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I doubt that a constant load of an alternator would realize a notable difference in mpg when compared to the force in which the crank is being turned but, I will check with my physics instructor the next time I see him. I suppose I should also see if there is a way to theoretically quantify the additionally load in % reduction in mpg. It would seem to me a constant load of an alternator would not show a significant difference on mpg as opposed to a partial load of an alternator which has much less mass; when compared to that of the engine. If on the other hand the engine were much smaller then there could be a significant reduction in % mpg. It really seems the key in obtaining a noticeable increase in fuel efficiency would be directly proportional on the efficiency of the production of HHO. Just as car engineers have been seeking ways to make more fuel efficient cars, others can seek a more efficient way to produce HHO. If someone were to argue the laws of thermodynamics, my take on it is this, when using a HHO generator one is not making H2O but, rather using the potential engery in the water.
Like it or not, believe it or not, you are advocating the repeal of the second law of thermodynamics and the law of conservation of energy. You can cloud the issue with all kinds of words and theories based upon urban legends, but the fact remains, that until you can repeal either or both of the above laws, burning gasoline to make HHO to then augment the gasoline to be burned in the engine will always-always be a net loss.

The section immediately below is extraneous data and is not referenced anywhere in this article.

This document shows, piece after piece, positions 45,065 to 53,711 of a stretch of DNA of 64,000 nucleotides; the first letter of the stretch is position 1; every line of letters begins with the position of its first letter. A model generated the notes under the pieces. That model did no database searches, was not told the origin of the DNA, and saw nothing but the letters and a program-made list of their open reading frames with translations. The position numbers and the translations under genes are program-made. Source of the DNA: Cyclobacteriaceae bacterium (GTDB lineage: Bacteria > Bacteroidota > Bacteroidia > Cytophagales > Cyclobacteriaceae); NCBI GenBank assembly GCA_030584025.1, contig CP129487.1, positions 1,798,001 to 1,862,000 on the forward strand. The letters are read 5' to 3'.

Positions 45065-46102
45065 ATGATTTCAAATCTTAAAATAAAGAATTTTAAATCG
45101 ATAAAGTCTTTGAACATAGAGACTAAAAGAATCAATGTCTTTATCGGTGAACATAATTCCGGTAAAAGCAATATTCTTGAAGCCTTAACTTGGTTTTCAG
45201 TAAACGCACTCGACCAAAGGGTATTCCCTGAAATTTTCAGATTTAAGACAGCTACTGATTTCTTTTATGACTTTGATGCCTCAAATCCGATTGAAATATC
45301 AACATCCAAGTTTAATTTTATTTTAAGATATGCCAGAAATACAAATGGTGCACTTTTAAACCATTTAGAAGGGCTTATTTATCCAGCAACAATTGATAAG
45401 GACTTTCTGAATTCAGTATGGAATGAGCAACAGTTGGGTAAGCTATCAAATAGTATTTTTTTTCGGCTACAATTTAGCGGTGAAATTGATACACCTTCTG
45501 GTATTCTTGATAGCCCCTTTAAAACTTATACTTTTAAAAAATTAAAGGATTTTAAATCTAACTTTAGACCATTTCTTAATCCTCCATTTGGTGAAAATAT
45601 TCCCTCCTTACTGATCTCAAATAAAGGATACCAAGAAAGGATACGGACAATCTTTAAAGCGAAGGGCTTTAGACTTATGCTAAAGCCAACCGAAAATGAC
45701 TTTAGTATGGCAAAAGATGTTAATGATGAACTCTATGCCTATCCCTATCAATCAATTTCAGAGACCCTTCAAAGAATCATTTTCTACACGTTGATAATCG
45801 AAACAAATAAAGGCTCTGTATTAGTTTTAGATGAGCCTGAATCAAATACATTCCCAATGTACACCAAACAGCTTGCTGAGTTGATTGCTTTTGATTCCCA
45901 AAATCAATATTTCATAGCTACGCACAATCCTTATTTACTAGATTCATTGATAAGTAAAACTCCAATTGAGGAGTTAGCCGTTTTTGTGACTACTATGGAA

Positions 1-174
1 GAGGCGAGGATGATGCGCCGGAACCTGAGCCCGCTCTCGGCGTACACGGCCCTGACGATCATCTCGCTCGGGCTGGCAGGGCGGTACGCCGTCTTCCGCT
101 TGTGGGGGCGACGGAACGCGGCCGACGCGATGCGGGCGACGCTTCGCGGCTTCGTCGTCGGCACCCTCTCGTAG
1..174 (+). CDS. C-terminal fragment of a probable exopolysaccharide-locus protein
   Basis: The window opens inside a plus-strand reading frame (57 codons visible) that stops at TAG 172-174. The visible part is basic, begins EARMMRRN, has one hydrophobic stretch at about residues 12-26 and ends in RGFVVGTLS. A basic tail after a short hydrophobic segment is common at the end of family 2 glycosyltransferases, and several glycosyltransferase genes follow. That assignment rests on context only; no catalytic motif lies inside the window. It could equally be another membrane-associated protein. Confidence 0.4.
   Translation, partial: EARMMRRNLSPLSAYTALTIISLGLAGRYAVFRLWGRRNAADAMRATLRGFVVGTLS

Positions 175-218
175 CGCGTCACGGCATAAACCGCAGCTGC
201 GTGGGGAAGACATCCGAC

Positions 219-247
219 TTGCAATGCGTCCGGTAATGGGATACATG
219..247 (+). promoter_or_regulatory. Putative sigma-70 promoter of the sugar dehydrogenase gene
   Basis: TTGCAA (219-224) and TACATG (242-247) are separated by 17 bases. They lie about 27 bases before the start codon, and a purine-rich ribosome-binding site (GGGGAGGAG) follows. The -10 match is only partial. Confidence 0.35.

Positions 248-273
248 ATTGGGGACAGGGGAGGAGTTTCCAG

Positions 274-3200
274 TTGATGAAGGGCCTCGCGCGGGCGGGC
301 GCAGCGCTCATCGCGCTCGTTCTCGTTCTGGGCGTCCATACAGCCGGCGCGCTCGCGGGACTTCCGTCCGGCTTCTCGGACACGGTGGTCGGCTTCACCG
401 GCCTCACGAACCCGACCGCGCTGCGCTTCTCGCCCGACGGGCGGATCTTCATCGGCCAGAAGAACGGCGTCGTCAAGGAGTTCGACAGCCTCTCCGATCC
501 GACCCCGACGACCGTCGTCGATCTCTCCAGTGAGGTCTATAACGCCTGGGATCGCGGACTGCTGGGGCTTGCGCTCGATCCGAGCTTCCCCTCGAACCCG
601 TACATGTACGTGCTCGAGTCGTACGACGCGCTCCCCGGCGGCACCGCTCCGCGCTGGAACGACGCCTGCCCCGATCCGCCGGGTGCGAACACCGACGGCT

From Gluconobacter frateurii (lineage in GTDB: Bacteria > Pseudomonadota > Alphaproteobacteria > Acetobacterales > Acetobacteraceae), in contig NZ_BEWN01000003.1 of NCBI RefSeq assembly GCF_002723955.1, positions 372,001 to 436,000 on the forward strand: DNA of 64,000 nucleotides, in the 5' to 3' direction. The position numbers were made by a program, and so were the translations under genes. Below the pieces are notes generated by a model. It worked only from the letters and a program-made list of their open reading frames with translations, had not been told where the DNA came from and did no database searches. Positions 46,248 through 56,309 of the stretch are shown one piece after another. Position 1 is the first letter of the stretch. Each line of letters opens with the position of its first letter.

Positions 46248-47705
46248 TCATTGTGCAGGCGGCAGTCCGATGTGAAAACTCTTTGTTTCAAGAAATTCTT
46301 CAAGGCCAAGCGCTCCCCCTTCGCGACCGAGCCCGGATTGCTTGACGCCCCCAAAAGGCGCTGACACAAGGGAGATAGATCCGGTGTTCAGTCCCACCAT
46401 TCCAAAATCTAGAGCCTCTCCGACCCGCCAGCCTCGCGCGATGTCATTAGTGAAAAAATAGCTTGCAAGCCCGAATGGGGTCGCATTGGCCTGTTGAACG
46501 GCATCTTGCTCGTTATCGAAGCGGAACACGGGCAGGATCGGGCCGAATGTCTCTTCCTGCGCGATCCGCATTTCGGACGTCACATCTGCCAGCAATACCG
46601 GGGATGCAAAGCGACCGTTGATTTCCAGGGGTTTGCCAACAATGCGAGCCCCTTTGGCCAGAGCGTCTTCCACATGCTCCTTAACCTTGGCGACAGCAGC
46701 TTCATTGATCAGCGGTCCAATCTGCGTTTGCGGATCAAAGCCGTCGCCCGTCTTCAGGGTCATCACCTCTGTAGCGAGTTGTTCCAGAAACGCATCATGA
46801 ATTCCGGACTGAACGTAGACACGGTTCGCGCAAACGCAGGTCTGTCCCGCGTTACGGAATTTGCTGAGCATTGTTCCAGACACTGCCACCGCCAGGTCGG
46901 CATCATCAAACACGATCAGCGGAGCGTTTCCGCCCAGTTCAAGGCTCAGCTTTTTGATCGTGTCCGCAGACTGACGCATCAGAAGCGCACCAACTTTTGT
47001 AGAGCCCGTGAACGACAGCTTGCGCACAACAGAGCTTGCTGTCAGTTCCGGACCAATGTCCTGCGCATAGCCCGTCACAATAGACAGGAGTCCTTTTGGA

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I’m not trying to repeal any of the three laws of thermodynamics or to buck the law of consvation of energy, which is basically one of the laws of thermodynamics. I am going to simply try and recapture some of the lost energy in the combustion process; E. One loss of E is in the alternator spinning and not doing anything, except taking up a small % of hp. Since heat helps the hydrolysis to a certain level, then the ambient temp in the van's engine compartment will hopefully cause the stainless steel unit to undergo an endothermic reaction and gain heat, or E. The internal combustion engine is very inefficient and is subject to a high level of nature’s heat tax. Another out of the box idea is to reconfigure the internal combustion engine to actually run hotter (not consume more gas) so a small geothermal unit can be used to produce electricity. People will always say something can’t be done, until its done. One of my purposes in attending the MECH program at the local university it so try and make the internal combustion engine a retro fit, to do one or two things, make it more efficient and/or make it produce fewer emissions. By the same token of your argument regular cars, hybrid cars and electrical cars are also a waste of E, because there is a net loss of E from ground to hp at the wheels. I am not trying to use urban legends or some form of unique speech, I am simply trying to reduce the waste of E in my van.